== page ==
Airport head must repay R25m
Ben Mehale, the suspended head of the Polokwane International Airport, has been ordered to repay the more than R25million that went missing during the International Transport Convention.
The standing committee on public accounts (Scopa) found that there was never a budget for the ITC, which took place in Polokwane in May last year.
Mehale, who was the head of the Roads and Transport Department at the time, later took the R25million from the road maintenance section and other service delivery projects for the department to run the event.
Scopa in Limpopo discovered that Mehale lied to Premier Sello Moloto and his cabinet, leading them to believe that the R25 million had been budgeted for when this was not the case.
Scopa's report states that parliament should recover the money from Mehale and open criminal charges against him.
The report will be tabled in the legislature chambers in Lebowakgomo today.
The report also recommends that Mehale be banned from the public service and that he is not fit to lead a public institution.
Mehale, his private secretary Pinky Mawasha and the general manager responsible for operations, Marcus Mthombenihas, have all been suspended from their operations at the airport. The trio were suspended after a forensic audit report into the activities of the airport.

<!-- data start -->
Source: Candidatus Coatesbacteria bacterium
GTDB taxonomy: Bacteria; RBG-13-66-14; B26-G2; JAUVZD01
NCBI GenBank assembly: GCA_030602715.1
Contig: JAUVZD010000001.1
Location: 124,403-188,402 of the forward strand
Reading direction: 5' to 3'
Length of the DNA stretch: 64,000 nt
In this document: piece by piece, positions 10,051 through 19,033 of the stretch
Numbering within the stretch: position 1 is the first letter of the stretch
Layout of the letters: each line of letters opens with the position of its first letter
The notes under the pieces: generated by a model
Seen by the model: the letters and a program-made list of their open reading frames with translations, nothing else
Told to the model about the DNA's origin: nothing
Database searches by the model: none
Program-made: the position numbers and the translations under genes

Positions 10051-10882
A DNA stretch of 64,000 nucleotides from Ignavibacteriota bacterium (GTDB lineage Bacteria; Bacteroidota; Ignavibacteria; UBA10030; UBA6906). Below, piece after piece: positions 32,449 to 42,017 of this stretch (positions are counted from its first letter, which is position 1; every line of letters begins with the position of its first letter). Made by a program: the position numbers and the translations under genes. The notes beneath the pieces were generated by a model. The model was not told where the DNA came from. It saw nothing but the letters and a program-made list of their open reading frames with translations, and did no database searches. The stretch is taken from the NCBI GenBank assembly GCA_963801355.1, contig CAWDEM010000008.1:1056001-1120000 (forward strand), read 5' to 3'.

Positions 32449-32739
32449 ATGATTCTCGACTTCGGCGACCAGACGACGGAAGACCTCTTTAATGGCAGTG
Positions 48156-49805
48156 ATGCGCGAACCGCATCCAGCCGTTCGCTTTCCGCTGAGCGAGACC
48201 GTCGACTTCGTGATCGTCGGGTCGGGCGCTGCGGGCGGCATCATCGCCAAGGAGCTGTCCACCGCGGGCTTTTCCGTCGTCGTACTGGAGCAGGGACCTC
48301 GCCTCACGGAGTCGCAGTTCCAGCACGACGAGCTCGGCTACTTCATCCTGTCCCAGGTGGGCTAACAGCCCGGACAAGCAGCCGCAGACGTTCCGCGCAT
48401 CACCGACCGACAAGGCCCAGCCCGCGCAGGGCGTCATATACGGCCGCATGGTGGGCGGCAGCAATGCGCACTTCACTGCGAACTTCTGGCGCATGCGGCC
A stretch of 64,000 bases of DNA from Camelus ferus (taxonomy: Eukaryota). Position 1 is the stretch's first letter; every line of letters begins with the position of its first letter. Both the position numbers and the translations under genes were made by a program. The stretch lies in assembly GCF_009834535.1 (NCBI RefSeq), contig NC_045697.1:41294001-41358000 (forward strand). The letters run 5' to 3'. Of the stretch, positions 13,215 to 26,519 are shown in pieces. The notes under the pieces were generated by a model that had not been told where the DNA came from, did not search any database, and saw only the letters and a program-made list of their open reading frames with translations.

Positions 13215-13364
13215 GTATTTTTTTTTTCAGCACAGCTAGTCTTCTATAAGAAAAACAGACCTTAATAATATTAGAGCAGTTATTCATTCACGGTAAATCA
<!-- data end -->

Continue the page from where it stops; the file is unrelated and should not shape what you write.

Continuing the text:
Mehale was suspended from his responsibilities as the managing director of the airport after the irregularities came to light.
Shortly after his suspension, Mehale wrote to the airport, asking that he be bought out with a staggering R1,6 million as a "golden handshake".
The airport, however, refused the request.
Stan Motimele, roads and transport MEC, is also expected to be hauled over the coals because the irregularities happened under his nose.
Motimele responded to Mehale's irregularities by appointing Johannesburg-based SD Consulting to run parallel investigations.
SD Consulting recommended criminal and civil action against Mehale and other high-ranking officials from the Roads and Transport Department.
Motimele never acted on the report until it found its way to the media.